I invented the mini-podcast. All the financial industry and investment-oriented podcasts are an hour long or more. I think that’s because the person whose podcast it is feels bad about asking a guest to come on and then cutting them short. Some podcasts should be an hour – Patrick O’Shaugnhnessy interviewing Michael Mauboussin, for example, or Barry Ritholtz interviewing Ray Dalio, or Michael Kitces interviewing Ric Edelman.
But most podcasts are too long and not every guest has an hour-plus worth of stuff you want to hear. However, the format persists. I think it’s just something that’s become a tradition – to interview each guest for an hour and change – even though that’s not what the listener actually needs or wants from every conversation.
A year and a half ago Michael and Ben started the Animal Spirits podcast. Almost no interviews or guests, just the two of them and the best topics of each week for investors. They slay it every time, I think it’s the best podcast in finance. It’s usually between 30 and 40 minutes, but that’s the perfect length because rather than having a guest recount their entire career, they’re jumping from one topic to the next quickly. In any given episode, you could hear their takes on dozen to two dozen items and ideas. That’s awesome. There’s a reason why every young person or even college student who is interested in markets is listening to these guys each Wednesday when the episode drops. Kids are coming up to me to talk about Animal Spirits at every conference I attend.
Anyway, my big idea about podcasts is that, just as blogging was eventually shortened to tweeting but there was plenty of room for both, I think voice is going to slim down from one hour standard podcasts to bite-sized podcasts that hit a single subject and then end. I think, in the future, we will all be driving or walking around with our AirPods in listening to a voice version of Twitter, with miniature, bite-sized podcasts playing on a reel. I just made the first one.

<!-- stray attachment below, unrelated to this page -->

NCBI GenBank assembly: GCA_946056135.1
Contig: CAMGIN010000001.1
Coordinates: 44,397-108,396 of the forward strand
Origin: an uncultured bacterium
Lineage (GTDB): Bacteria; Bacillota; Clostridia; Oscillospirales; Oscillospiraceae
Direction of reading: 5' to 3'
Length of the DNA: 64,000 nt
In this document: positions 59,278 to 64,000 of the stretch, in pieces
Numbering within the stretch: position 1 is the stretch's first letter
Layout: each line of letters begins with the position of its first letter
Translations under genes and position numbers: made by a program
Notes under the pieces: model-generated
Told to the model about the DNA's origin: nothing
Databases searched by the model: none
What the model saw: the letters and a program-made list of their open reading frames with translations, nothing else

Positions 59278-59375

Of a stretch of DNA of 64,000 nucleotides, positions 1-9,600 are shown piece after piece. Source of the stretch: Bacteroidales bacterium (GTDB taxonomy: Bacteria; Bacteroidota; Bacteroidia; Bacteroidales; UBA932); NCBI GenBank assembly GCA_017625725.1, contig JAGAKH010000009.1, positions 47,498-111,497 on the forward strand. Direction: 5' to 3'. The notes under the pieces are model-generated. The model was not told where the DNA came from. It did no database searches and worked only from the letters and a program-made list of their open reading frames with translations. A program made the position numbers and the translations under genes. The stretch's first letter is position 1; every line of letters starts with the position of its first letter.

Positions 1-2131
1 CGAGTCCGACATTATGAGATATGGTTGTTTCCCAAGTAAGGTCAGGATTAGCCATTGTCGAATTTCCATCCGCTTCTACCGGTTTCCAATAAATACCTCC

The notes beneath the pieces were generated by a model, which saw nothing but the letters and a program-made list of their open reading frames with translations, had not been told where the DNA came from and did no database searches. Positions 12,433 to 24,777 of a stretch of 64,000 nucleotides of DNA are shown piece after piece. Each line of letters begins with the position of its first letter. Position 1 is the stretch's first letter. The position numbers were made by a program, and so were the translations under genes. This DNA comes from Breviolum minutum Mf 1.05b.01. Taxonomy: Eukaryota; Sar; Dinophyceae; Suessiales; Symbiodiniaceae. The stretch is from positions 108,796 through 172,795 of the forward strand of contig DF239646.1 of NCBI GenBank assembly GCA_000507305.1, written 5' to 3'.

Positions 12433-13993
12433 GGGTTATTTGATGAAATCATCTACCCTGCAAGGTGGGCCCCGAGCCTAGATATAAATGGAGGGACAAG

It’s called The Compound Show and it’s meant to deliver somewhere between 5 and 10 minutes of information during the average episode. It’s also an Alexa app – “Alexa, play The Compound Show!” – where there is a ten minute limit on audio content, so that acts like a nice governor.
You’ll hear a few different types of things on The Compound Show as we experiment. Sometimes you’ll hear the bloggers and researchers who work at Ritholtz Wealth discussing their latest content or some new development they’ve come across in the data or in the markets. Sometimes, you’ll hear a phone conversation between various members of the firm discussing something interesting that we think people should know about. Sometimes it will be the audio from our popular YouTube channel Talk Your Book interviews. And sometimes it will just be a straight up rant.
You can play the latest episode of The Compound Show mini podcast below:
Smaller and more focused podcasts / skills are the future, in my opinion. And voice in general is going to wash over the web like a tidal wave.
People love to read our posts but they don’t always have time or the ability to look at a screen. We want to give them a way to listen to our content on their headphones, while they’re driving or when they’re interacting with the smart speakers that are now dotting every room of their homes.
I hope you’ll subscribe to The Compound Show mini podcast and make it a part of your listening routine. It’ll be quick and to the point and absolutely killer.